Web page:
Because of their geographical continuity, these three regions are “communicating vessels”, as the outbreak of a crisis in one of these regions affects and burdens the others. In other words, a crisis automatically creates side effects and affects the stability and security of the entire region (war, refugees, poverty, economic migrants, trade, transport, energy, environment).

The initiative of the Greek Foreign Minister is founded on the belief that the fragile geopolitical Mediterranean area needs to be stabilized. This requires sustained initiatives for political, economic and cultural synergies between its two shores: the European and the Arabic.

In other words, the effective tackling of common challenges at all levels – from the refugee and migratory phenomenon to environmental challenges and tackling extremism – requires ever closer cooperation between South East European countries with key countries in the Middle East and North Africa, which in one way or another can play an important role in resolving crises afflicting the region.

Greece, a country located at the external borders of Europe, historically has excellent relations with the Middle East and North Africa. It is an EU member state but also a country with a Balkan and Mediterranean geographic identity, which is moving beyond the economic crisis, emerging as a factor of stability at a juncture of regional instability and embarking on partnership initiatives. Having restored its presence in the Balkans, Greece seeks to link the region of Southeast Europe with the Arab countries.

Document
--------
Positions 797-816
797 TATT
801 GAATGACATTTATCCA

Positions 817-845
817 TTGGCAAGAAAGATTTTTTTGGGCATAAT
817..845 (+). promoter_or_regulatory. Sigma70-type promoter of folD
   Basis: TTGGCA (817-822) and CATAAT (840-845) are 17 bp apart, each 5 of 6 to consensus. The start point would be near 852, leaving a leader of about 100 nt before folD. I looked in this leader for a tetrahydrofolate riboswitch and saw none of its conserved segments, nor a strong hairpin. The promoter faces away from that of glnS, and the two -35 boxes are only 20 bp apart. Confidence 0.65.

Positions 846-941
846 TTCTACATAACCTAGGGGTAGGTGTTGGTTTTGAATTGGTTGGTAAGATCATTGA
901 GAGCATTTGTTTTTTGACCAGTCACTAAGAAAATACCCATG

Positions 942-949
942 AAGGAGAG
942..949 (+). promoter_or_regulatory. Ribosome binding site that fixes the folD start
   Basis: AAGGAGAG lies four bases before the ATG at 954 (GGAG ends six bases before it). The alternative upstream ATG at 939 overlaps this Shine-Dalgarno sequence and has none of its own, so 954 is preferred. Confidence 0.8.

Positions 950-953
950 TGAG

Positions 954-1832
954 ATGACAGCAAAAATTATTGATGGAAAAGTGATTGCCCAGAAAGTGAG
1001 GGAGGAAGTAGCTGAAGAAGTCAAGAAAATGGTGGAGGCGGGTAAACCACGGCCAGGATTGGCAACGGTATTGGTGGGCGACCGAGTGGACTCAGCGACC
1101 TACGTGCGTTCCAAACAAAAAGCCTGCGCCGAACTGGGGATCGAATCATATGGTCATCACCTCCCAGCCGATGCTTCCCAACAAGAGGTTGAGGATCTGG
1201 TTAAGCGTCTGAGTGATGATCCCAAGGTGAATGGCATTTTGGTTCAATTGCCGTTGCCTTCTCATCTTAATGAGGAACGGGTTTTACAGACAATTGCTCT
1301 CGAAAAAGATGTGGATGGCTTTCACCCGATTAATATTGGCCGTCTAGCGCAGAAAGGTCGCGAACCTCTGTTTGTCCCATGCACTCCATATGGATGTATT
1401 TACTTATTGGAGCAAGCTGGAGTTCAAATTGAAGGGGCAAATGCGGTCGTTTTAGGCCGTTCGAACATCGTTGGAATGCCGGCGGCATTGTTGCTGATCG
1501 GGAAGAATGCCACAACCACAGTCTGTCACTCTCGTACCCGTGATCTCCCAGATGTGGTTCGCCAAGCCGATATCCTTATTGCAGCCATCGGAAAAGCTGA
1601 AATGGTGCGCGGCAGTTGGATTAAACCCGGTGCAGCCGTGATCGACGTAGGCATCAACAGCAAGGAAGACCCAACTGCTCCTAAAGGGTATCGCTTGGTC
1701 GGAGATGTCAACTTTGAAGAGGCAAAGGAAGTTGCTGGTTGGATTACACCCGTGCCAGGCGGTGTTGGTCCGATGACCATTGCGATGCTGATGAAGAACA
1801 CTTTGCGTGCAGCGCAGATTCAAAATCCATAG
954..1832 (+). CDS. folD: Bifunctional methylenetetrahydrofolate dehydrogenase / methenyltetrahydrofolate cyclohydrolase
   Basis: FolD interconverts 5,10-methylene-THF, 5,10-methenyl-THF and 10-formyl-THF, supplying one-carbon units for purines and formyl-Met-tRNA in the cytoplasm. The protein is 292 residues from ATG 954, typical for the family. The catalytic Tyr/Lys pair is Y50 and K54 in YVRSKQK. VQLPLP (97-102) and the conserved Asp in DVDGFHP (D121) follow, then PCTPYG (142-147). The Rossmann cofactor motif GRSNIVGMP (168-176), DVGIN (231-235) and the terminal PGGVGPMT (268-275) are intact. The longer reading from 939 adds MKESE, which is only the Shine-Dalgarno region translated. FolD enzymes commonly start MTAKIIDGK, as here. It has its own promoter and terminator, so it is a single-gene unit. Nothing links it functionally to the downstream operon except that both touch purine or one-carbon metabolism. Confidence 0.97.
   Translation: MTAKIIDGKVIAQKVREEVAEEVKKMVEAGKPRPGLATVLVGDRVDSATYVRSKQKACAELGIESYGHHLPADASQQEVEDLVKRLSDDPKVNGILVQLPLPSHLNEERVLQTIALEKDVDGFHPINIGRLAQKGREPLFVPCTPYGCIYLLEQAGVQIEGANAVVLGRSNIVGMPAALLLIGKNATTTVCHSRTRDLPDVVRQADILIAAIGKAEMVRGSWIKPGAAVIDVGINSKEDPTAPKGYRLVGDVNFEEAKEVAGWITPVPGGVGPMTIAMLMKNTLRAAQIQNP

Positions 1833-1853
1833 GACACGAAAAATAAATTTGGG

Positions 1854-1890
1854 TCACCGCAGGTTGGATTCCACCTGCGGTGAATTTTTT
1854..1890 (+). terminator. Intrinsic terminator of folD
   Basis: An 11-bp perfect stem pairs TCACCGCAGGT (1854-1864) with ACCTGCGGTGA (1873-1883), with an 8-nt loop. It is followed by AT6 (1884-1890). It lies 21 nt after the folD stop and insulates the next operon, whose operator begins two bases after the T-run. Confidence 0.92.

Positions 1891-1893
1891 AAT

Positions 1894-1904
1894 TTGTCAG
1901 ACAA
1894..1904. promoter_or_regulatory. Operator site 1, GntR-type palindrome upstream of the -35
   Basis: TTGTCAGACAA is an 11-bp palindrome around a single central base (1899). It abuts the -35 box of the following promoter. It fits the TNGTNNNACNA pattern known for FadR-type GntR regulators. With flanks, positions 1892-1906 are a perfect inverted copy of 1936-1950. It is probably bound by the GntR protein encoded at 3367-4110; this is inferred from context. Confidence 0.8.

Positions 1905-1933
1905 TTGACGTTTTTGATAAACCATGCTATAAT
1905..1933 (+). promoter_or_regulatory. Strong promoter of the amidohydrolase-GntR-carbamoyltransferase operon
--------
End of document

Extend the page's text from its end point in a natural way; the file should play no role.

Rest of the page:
At the Conference on the island of Rhodes – a timeless crossroads of civilizations, religions, ideas and trade from ancient times to this day – a debate will be held for the first time on relations of Southeastern Europe and the Eastern Mediterranean, without the focus of the debate being Israel, Palestine and Turkey.

According to information, in his opening speech at the Conference, Foreign Minister Nikos Kotzias will refer to the importance of these countries meeting and will explain their points of contact. The Greek Foreign Minister will speak about the crucial region of the Eastern Mediterranean, which is facing thorny problems that are constantly growing, and emphasize the need for collective and coordinated action as a unilateral solution cannot be achieved.

Nikos Kotzias will define the term “security in the Mediterranean” and the aspects it encompasses; he will stress the need to create the conditions to bring about constructive interaction and mutually beneficial interdependence between countries; and highlight the need to foster networks for communication, transport transactions, energy and educational exchange.

Finally, the Greek Foreign Minister, according to information, will refer to the importance of respecting multiculturalism and religious pluralism and develop the idea of institutionalizing a forum for dialogue between the countries of Eastern Europe and the Middle East.